(Special Provisions: Certain occupations, such as law enforcement officers, firefighters, and air traffic controllers, have special provisions that allow for earlier retirement and enhanced benefits. These provisions take into account the physically demanding nature of these jobs and provide additional flexibility for retirement.)

Calculating Your Retirement Benefits

Determining your eligibility is just the first step. You also need to understand how your retirement benefits will be calculated. The FERS retirement benefits consist of three main components:

FERS Annuity: The FERS annuity is the foundation of your retirement benefits. It is based on a formula that takes into account your years of service and your High-3 average salary. The High-3 average salary is calculated by averaging your highest three years of salary within the last ten years of service.

  1. Meeting the Minimum Service Requirements

To be eligible for retirement as a federal employee, you must have completed a minimum number of years in creditable civilian service. The precise requirements vary depending on the retirement system you are enrolled in, such as the Federal Employees Retirement System (FERS). Typically, federal employees under FERS need to accumulate at least five years of creditable service to be eligible for retirement benefits.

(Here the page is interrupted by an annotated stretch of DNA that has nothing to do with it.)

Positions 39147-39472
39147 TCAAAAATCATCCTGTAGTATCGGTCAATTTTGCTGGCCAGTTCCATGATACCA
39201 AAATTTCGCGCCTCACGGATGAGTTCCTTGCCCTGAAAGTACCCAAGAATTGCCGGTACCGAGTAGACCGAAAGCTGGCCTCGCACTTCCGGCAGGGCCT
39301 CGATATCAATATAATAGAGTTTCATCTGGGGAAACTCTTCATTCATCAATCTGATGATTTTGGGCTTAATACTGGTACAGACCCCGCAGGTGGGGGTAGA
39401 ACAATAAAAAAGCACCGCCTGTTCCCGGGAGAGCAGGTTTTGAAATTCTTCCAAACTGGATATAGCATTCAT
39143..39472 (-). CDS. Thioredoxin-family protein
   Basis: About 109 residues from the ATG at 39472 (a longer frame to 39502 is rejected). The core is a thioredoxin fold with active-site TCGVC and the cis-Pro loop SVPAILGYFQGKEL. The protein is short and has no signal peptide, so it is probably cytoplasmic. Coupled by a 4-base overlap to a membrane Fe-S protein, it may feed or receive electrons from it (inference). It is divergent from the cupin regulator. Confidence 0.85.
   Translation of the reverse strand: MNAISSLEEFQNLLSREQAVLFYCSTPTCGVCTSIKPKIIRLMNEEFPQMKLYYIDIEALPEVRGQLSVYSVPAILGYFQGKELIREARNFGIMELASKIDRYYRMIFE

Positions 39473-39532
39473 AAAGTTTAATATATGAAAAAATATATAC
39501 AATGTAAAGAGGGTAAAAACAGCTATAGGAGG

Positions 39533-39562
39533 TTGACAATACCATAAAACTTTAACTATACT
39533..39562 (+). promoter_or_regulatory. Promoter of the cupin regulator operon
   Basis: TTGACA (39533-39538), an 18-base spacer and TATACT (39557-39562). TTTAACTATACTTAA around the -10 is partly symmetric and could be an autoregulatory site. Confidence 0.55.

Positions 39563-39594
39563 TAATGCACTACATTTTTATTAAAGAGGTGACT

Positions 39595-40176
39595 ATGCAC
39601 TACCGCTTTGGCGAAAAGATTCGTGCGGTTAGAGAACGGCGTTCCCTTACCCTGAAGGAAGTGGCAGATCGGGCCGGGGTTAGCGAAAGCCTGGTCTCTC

1. Age and Retirement Eligibility

Apart from meeting the minimum service requirements, age also plays a significant role in determining retirement eligibility. The specific age thresholds depend on the retirement system in which you are enrolled, specifically the Federal Employees Retirement System (FERS). Attaining the Minimum Retirement Age (MRA) is essential to qualify for immediate retirement under FERS. The table below illustrates the Minimum Retirement Ages based on birth year:

PYFR - MRA TABLE-01

Have military time? How does that work?

A Step-by-Step Guide to Buying Back Military Time under FERS